Greenbelts in the Cornbelt: Riparian Wetlands, Intrinsic Values and Market Failure
Environment and Planning A
Historical agricultural practices have severely undermined the recreational quality and ecological integrity of Midwestern streams, rivers, and reservoirs. Reestablishing riparian forest corridors would create wetland buffers partially protecting water quality and aquatic ecosystems from agricultural runoff. On the basis of an explicitly spatial market-failure model of land use in the riparian (floodplain) zone, contingent valuation survey methods are used to estimate the recreational and intrinsic benefits of improved 'river quality' in selected Iowa and Illinois river basins. It is found that willingness to pay for river quality is related to income and recreational participation, but not to other spatial or socioeconomic variables. Intrinsic values are found to be expressible as economic values similar to that of other public goods. Together with recreational values, they are larger on a per-acre basis, in many instances, than the production of agricultural commodities. This suggests that the purpose of programs such as the Conservation Reserve Program should be enlarged from their present focus on soil conservation to include water quality, aquatic ecosystems, and intrinsic values.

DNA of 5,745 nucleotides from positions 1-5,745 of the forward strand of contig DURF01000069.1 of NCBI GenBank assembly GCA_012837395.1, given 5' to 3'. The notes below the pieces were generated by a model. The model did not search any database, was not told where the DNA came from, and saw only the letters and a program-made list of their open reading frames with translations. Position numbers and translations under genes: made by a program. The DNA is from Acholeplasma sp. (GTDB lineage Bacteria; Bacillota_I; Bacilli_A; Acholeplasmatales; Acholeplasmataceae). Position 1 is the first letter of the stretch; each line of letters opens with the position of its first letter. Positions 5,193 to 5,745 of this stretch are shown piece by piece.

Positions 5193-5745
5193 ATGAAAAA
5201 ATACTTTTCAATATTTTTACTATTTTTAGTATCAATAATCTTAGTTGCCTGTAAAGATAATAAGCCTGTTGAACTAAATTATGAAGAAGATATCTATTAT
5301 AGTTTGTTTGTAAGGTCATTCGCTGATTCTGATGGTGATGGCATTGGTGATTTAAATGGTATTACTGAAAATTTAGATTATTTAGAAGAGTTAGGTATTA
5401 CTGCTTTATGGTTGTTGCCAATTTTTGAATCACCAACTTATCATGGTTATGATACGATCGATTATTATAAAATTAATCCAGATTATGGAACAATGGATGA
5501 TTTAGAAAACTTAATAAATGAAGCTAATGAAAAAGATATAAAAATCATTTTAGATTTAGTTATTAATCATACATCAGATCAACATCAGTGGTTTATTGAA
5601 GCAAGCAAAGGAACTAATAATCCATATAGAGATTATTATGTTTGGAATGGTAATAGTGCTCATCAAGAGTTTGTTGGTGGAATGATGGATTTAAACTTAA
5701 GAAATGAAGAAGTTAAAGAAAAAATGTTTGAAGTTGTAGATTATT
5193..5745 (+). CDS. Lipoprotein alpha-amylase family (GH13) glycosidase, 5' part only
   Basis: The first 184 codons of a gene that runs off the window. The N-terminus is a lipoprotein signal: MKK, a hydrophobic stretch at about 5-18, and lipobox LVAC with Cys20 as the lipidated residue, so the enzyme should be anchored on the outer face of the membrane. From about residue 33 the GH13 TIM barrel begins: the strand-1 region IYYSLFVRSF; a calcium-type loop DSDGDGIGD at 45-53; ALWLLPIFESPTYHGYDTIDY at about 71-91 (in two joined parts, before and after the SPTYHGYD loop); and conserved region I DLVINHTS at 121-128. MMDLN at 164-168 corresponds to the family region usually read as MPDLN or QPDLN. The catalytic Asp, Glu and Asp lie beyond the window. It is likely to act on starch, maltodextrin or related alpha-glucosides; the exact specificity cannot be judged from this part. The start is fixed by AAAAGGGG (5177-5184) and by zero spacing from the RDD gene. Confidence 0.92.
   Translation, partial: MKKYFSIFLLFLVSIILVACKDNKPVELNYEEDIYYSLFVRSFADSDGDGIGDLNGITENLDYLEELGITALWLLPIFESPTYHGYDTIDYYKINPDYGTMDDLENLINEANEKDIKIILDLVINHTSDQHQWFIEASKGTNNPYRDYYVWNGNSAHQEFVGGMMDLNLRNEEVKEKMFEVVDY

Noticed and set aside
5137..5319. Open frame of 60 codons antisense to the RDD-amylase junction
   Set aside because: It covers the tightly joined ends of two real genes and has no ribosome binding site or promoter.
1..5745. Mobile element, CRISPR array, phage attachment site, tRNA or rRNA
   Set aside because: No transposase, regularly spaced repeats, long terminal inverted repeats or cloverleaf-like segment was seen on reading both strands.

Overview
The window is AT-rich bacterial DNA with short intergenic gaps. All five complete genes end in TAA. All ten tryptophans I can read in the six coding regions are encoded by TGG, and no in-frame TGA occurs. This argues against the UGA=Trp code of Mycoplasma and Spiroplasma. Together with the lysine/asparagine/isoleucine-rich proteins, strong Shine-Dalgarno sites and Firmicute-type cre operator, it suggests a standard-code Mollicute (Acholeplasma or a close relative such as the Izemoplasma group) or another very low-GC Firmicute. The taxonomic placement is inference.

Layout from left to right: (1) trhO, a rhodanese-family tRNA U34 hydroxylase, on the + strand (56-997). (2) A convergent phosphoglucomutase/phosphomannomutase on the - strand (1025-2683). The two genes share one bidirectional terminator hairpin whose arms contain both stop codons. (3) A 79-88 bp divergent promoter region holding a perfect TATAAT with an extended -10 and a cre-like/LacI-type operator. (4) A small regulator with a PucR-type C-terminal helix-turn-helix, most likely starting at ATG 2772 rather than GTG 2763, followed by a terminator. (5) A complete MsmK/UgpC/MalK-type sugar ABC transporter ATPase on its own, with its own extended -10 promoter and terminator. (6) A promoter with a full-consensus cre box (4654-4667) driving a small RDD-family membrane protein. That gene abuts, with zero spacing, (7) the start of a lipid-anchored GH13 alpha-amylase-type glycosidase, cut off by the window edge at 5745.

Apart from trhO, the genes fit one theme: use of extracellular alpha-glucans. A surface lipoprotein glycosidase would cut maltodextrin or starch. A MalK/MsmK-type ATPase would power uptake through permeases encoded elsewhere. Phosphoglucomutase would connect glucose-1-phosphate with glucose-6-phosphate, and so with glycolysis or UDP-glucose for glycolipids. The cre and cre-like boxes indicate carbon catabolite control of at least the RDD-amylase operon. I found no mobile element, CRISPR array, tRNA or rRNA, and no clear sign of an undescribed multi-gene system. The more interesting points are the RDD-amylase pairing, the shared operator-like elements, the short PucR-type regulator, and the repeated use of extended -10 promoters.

Lant, C.L. and R.S. Roberts, 1990. Greenbelts in the Cornbelt: Riparian Wetlands, Intrinsic Values, and Market Failure, Environment and Planning A 22: 1375-1388.
This document is currently not available here.